In celebration of International Women’s Day, we’re talking to former Foyle Young Poets Sarah Fletcher and Phoebe Stuckes about gender, equality, and how they read their own (and each other’s) poems through a feminist lens. We hope Sarah and Phoebe’s words will inspire you to enter the Even It Up Poetry Challenge – we’d love to read your own poems about gender inequality!
We’re talking to Phoebe and Sarah about their poems ‘Daughters’ and ‘Brighton’ respectively, both of which have previously been chosen as top 15 winning poems in the Foyle Young Poets of the Year Award.
Hi Phoebe and Sarah! We’ve picked your poems out because we think they speak to the themes of International Women’s Day, of gender parity and the fight against inequality – but do you agree with us?
Phoebe Stuckes: I first wrote ‘Daughters’ as part of what I lovingly refer to as my ‘big teen feminist awakening’ when I first started investigating and reading about feminism. I wanted to explore the things I was learning about at the time through poetry, because poetry is what I write and read the most. I was back then, and remain, a tiny angry feminist.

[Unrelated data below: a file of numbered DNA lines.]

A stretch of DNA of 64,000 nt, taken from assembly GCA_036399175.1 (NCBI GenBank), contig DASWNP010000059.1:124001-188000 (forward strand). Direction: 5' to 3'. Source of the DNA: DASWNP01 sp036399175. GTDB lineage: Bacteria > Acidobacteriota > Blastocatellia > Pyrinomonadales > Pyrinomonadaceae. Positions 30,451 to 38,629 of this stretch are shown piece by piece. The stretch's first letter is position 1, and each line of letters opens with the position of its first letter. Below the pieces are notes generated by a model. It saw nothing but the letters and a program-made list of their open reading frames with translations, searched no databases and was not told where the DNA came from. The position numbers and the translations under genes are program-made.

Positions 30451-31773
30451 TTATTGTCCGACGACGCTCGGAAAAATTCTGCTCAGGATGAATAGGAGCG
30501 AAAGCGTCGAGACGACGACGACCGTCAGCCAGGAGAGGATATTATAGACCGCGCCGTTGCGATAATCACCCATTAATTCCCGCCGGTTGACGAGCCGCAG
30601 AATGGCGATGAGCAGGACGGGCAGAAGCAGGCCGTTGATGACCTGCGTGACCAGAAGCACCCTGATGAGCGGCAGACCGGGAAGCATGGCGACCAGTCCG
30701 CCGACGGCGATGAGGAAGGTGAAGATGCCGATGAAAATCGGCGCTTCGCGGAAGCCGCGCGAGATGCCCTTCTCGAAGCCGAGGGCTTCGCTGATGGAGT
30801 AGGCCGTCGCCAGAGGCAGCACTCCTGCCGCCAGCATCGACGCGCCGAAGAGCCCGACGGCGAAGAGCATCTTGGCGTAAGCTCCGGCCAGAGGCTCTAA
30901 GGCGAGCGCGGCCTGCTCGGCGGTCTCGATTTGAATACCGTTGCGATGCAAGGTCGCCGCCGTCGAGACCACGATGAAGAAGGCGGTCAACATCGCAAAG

Sarah Fletcher: My writing has always been a bit preoccupied by gender. I don’t know how much ‘Brighton’ actively fights against inequality, but I can see how it would raise awareness of viewpoints which aren’t commonly depicted in popular media. I do think awareness is important, even if it’s not explicitly revolutionary; if another person can read ‘Brighton’ and feel less out of sorts with their surroundings and their place in the world, then I’ve done something good, I think.
What do you think of the term ‘feminist poetry’? Is it helpful or useful for readers? Can you give us some examples of poems or poets which/ who you think are particularly ‘feminist’?